Shankar Mishra, 34, until recently a VP at Wells Fargo, was on a flight from New York to Delhi, India. Mr. Mishra had been drinking on the flight and for some reason began urinating on a fellow passenger. According to witnesses, Mr. Mishra did not stop his bathroom behavior until another passenger tapped him and told him to return to his seat.
When the flight landed, Mr. Mishra was charged with an “obscene act in a public place, assault or criminal force to woman with intent to outrage her modesty, word, gesture or act intended to insult the modesty of a woman, and misconduct in public by a drunken person.” Quite the statute India has.
The crew is under investigation by Air India for its actions and inactions:
- The pilot vetoed a request by the crew to have the female passenger moved to first class.
- The crew forced Mr. Mishra to apologize.
- The crew’s delay and in efficiencies in addressing the situation.
According to the female passenger, Mr. Mishra began crying and begging not to be taken into custody when the flight landed. Mr. Mishra’s father, Shyam, explained that the allegations in an interview on India Today TV are “totally false.” He added that his son had not slept for 72 hours, had a drink, and is unable to recall anything that happened after that. Shyam Mishra added, “I don’t think he would have done this. The woman is 72 years old, she is like a mother to him.” Ah, so age is the inborn restraint on abuse of fellow passengers.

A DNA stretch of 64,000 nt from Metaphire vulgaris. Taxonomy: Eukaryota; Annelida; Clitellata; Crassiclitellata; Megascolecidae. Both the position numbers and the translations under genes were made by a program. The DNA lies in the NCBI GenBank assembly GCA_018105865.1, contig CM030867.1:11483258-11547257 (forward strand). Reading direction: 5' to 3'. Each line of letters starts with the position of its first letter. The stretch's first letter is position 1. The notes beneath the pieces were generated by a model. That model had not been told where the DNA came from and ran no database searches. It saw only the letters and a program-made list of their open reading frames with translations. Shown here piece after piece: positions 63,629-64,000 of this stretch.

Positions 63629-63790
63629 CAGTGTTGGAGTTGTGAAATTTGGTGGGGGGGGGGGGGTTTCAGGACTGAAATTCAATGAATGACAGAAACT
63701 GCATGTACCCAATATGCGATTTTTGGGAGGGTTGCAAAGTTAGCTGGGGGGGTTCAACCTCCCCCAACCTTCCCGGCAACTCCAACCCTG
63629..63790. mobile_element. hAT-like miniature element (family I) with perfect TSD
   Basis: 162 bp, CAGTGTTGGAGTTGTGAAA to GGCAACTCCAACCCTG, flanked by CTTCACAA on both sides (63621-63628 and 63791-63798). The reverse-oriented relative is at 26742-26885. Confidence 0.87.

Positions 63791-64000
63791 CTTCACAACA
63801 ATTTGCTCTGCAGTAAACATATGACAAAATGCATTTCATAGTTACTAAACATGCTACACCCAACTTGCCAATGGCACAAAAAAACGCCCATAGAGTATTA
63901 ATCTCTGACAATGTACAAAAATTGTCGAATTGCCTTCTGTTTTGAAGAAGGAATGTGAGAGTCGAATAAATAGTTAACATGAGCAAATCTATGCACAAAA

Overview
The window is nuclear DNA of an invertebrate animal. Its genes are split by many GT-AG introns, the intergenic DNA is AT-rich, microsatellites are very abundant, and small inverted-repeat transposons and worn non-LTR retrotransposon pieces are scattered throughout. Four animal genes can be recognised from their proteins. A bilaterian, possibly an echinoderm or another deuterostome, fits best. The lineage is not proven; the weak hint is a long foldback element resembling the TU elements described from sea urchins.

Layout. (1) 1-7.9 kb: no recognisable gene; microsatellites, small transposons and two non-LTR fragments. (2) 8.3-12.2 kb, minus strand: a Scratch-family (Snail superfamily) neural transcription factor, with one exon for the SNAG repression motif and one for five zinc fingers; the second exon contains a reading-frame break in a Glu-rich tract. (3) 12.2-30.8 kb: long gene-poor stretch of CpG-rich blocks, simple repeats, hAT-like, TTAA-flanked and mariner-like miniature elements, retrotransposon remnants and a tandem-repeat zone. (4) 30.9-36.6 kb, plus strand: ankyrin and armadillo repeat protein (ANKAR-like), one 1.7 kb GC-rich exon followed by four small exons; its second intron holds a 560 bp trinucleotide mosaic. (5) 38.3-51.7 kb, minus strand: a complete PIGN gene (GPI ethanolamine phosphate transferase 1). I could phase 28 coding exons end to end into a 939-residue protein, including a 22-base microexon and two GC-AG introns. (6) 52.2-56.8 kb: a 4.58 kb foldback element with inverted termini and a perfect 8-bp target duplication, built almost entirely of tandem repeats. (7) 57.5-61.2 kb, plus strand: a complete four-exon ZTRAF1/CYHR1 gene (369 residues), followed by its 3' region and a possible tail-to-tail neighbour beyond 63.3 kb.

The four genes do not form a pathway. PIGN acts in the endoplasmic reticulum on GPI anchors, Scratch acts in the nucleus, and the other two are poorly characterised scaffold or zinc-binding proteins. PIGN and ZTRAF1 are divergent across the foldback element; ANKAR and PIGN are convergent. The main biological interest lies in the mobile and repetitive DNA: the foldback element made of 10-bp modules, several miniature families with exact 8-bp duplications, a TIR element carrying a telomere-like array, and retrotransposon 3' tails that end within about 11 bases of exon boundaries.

Authorities from India called Wells Fargo about Mr. Mishra. Wells Fargo then terminated Mr. Mishra immediately, noting in a Tweet, “Wells Fargo holds employees to the highest standards of professional and personal behavior and we find these allegations deeply disturbing,” it said, per ANI. “This individual has been terminated from Wells Fargo. We are cooperating with law enforcement and ask that any additional inquiries be directed to them.”
Wells decided not to wait for the wheels of justice to turn in India. Perhaps the bigger issue for Wells is: “How on earth did this man get to be a vice president?” Followed by, “Is tweeting the best way to address HR questions?”
For airlines, a follow-up issue is the return to serving spirits on flights. Perhaps a drink maximum?
For us, drunk or not, is anything left to civility?